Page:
A: One of the most rewarding parts of being a FEI vet is the opportunity to be the team veterinarian for a nation’s equestrian team. While usually this is a thankless job, especially financially, it also has the potential to be the most emotionally rewarding experience.

Being a key part of the team supporting athletes to the highest pinnacle of their life is something few people get to realize. For example, using your veterinary knowledge and skill to diagnose a treatable malady just before a championship such that the horse that wins the gold medal could not have prevailed had you not been there. Knowing that your individual action enabled your country to bring home the gold is a good feeling.

Q: Veterinary fatigue through euthanasia-related stress has been a topic of concern in Australia for students through to experienced professionals, how have you managed that issue?

A: Being an FEI vet also comes with some very unfortunate times. The worst of which is

when you have to tell a competitor that their life-long best friend needs to be put down. This is possibly the most stressful time for the vet. You must be absolutely certain that you have tried everything, thought of all possibilities, communicated to everyone effectively, documented everything perfectly, and done everything with compassion and dignity. You are not just irreversibly ending a life, but also creating life-long memories for all involved. If everything does not go perfectly, that will be what is remembered forever.

In answer to the professional burnout/compassion fatigue question, every person is different. I feel far too deeply about my clients and their owners for me to be able to perform euthanasia frequently. I migrated my practice into a sport horse practice because I could not remain compassionate and energized about work if I continued doing backyard practice where I was putting horses down due to owner ignorance or lack of money.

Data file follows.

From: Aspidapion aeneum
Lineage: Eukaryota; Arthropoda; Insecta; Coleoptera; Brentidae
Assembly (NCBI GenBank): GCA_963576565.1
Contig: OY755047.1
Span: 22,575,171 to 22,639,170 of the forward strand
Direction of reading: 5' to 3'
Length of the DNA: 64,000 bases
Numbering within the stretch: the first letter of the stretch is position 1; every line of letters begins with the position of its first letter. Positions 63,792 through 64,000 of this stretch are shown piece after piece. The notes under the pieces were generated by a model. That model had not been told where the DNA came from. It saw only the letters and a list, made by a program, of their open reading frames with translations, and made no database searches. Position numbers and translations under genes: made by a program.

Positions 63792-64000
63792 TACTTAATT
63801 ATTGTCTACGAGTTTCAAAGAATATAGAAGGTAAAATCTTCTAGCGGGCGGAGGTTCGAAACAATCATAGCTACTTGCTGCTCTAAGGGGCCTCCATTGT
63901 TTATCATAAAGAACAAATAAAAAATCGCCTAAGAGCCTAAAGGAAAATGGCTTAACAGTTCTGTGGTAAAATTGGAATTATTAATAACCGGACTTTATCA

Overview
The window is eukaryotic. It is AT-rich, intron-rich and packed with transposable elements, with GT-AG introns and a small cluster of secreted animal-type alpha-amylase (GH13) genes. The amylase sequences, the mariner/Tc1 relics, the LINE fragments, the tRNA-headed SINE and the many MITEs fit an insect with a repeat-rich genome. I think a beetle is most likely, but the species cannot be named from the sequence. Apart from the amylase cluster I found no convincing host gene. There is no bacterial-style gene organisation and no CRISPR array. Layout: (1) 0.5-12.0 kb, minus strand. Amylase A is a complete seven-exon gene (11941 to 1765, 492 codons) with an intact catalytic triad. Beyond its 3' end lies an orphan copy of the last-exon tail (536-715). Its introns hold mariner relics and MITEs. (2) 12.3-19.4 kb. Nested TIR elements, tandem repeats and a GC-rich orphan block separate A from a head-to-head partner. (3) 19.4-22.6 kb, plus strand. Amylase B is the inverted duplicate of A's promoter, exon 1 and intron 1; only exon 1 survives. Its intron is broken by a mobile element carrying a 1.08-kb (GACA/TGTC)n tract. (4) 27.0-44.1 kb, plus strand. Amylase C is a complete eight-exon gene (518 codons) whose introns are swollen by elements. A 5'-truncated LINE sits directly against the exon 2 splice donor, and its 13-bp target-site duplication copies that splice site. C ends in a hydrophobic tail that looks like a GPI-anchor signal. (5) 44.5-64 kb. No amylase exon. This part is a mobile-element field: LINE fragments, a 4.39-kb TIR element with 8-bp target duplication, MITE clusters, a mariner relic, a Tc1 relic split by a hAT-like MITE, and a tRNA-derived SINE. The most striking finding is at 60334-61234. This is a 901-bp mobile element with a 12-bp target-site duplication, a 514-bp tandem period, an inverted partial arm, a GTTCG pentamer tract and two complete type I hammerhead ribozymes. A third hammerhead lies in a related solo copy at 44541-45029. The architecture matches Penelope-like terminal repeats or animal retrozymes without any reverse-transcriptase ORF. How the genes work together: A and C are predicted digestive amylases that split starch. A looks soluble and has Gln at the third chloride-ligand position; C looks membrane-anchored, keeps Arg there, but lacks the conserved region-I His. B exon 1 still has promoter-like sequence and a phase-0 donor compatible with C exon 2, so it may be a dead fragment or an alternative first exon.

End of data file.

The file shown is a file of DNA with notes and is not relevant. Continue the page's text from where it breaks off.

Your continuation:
Understand that while a vet has the ability to make the greatest improvement to horses’ lives in backyard practice, I could not personally flourish doing it. Every veterinarian must determine their own needs and then decide what type of practice is best suited to them.

Q: Is there a specific issue or topic that you would feel passionate about and would like to comment on or inform the Australian dressage community (veterinary or competitor) about?

A: When asked about a passion of mine in the horse industry, I would say that it is the changing ratio of horsemen vs. riders. A rider is someone who calls ahead to have the staff get the horse saddled and ready, and then step out of their car and onto the horse, simply dropping the reins when done and driving away. Riders may know how to get the horse to jump higher on a good day but are totally lost when the horse is having a bad day due to something like a new stall neighbor, a change in grain source, or ill-fitting tack.

A horseperson is someone who knows about the horse by spending time around them, finding out first hand what goes in the front and what comes out the other end. Horsemen understanding their horses’ moods, their likes and dislikes, and what makes them happy.

The change that worries me most is that decades ago nearly everyone grew up with horses or at least started by spending a lot of time with their horse. At that time the lone non-horseperson rider was an oddity. These days the ratio has almost reversed.